One of the first cast-iron lighthouses in the world, Gibbs Hill lighthouse was built by the Royal Engineers in 1844. It is now one of two lighthouses in Bermuda, but by far the most popular to visit. Offering those able to climb the 185 steps to the lighthouse’s summit arguably the best bird’s eye view of Bermuda, it’s certainly not to be missed. The lighthouse is also home to a fantastic casual dining restaurant that is open for dinner daily, lunch on weekends, and breakfast on Sundays. Reservations for the restaurant are recommended, but are not needed to visit the lighthouse itself.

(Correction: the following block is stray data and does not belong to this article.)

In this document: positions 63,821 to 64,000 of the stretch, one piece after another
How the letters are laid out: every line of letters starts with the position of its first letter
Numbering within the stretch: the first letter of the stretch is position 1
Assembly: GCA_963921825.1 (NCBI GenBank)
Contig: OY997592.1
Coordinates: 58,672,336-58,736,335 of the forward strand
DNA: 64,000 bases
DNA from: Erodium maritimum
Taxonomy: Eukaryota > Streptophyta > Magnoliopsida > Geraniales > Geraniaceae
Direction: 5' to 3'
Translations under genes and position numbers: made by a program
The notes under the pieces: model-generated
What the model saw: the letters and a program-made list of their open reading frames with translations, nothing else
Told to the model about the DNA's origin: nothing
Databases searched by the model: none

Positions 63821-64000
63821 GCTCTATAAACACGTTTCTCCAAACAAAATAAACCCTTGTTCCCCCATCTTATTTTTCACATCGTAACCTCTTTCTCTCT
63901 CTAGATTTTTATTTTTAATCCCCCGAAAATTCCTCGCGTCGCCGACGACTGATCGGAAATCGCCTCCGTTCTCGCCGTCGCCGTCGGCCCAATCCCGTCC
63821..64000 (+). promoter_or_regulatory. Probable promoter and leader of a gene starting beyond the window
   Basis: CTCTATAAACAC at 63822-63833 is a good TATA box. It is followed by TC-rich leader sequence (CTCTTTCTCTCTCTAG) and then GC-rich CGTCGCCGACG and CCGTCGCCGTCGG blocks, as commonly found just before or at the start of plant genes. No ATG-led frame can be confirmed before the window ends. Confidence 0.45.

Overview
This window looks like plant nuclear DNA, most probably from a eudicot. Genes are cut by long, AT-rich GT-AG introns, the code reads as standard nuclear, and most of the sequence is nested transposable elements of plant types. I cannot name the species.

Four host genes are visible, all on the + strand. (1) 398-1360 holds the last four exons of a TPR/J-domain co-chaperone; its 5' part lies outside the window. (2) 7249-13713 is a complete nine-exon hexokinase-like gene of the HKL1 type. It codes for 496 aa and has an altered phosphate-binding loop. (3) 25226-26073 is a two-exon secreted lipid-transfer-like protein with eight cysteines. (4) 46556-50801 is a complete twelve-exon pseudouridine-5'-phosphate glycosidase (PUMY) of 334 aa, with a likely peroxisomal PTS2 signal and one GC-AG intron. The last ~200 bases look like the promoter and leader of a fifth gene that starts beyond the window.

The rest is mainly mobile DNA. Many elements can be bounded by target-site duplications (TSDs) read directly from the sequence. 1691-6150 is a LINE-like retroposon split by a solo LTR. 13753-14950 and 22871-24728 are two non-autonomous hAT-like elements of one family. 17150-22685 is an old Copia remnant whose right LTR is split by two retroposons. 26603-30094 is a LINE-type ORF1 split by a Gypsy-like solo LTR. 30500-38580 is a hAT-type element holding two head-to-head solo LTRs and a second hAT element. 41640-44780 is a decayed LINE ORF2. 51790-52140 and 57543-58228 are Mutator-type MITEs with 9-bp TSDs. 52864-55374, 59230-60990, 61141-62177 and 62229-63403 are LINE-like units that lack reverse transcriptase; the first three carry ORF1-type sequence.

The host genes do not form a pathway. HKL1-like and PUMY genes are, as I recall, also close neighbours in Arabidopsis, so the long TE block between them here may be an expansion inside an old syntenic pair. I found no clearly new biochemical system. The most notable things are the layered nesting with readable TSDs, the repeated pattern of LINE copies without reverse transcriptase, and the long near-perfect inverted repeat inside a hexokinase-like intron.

One of the world’s most modern lighthouses, the Enoshima Lighthouse (often referred to as Japan’s ‘Sea Candle’) opened in 2009. Using a high-power LED projector, the lighthouse is lit up a different colour depending on the time of year. In Spring, Enoshima is a pale pink, in Summer a bright blue, in Autumn a yellowy orange, and in Winter, purple. Visitors are able to ascend the 100 metres to the lighthouse’s summit throughout the entire year. Autumn and Winter are arguably the best months to visit, however, as this is when Mount Fuji is most likely to be visible in the distance.